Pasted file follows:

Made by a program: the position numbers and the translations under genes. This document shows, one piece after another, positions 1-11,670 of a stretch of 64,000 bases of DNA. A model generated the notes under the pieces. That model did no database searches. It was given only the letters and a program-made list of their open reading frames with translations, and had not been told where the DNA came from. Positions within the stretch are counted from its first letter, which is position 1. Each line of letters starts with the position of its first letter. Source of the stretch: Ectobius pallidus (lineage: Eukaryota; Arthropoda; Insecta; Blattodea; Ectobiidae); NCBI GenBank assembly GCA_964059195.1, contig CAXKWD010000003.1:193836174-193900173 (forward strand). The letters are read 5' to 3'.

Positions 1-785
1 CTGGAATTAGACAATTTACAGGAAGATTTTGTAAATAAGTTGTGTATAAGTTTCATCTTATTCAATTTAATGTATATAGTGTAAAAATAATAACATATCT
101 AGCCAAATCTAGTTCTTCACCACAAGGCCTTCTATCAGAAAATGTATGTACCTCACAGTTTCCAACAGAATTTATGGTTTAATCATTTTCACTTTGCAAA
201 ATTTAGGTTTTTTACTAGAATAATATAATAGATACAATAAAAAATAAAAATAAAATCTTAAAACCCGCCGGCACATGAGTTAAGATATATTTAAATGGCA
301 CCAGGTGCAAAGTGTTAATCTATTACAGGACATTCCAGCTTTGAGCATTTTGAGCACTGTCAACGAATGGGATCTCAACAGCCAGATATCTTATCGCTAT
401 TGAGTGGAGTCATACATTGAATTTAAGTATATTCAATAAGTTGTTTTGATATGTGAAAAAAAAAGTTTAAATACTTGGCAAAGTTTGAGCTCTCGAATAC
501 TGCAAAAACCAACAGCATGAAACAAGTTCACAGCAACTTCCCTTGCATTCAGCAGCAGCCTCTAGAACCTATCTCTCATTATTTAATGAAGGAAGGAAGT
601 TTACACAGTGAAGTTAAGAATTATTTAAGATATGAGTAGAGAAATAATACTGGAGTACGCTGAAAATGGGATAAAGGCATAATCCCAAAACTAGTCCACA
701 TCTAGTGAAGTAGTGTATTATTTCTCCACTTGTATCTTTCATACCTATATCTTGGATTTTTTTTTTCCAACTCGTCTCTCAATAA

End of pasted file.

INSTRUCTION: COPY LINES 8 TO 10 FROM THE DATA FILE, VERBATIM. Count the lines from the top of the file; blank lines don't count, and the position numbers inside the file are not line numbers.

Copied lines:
501 TGCAAAAACCAACAGCATGAAACAAGTTCACAGCAACTTCCCTTGCATTCAGCAGCAGCCTCTAGAACCTATCTCTCATTATTTAATGAAGGAAGGAAGT
601 TTACACAGTGAAGTTAAGAATTATTTAAGATATGAGTAGAGAAATAATACTGGAGTACGCTGAAAATGGGATAAAGGCATAATCCCAAAACTAGTCCACA
701 TCTAGTGAAGTAGTGTATTATTTCTCCACTTGTATCTTTCATACCTATATCTTGGATTTTTTTTTTCCAACTCGTCTCTCAATAA